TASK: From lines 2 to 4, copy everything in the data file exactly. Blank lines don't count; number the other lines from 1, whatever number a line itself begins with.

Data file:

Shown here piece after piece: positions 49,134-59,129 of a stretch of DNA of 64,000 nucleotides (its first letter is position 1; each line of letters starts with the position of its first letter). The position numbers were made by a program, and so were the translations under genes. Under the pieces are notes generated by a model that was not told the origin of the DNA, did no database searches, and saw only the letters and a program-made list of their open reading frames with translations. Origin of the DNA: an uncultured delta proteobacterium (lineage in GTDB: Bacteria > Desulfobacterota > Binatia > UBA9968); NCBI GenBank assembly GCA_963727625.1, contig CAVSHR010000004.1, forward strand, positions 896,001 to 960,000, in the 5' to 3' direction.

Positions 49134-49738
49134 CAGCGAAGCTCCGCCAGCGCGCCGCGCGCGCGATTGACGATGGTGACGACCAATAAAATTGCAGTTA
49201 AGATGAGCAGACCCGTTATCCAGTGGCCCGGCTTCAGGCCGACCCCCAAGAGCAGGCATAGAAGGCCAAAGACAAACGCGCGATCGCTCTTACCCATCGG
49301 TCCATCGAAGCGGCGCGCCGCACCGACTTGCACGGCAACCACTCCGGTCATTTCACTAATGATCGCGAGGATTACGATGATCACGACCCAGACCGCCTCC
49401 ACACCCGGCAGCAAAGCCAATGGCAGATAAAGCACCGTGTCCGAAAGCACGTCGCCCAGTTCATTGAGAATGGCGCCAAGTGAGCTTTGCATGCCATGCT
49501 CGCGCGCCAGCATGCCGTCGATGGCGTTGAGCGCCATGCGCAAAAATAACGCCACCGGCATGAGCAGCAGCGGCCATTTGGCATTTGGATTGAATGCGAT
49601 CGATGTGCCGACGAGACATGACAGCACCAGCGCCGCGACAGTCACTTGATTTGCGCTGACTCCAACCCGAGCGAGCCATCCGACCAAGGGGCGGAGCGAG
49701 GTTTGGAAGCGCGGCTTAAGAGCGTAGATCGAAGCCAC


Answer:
Positions 49134-49738
49134 CAGCGAAGCTCCGCCAGCGCGCCGCGCGCGCGATTGACGATGGTGACGACCAATAAAATTGCAGTTA
49201 AGATGAGCAGACCCGTTATCCAGTGGCCCGGCTTCAGGCCGACCCCCAAGAGCAGGCATAGAAGGCCAAAGACAAACGCGCGATCGCTCTTACCCATCGG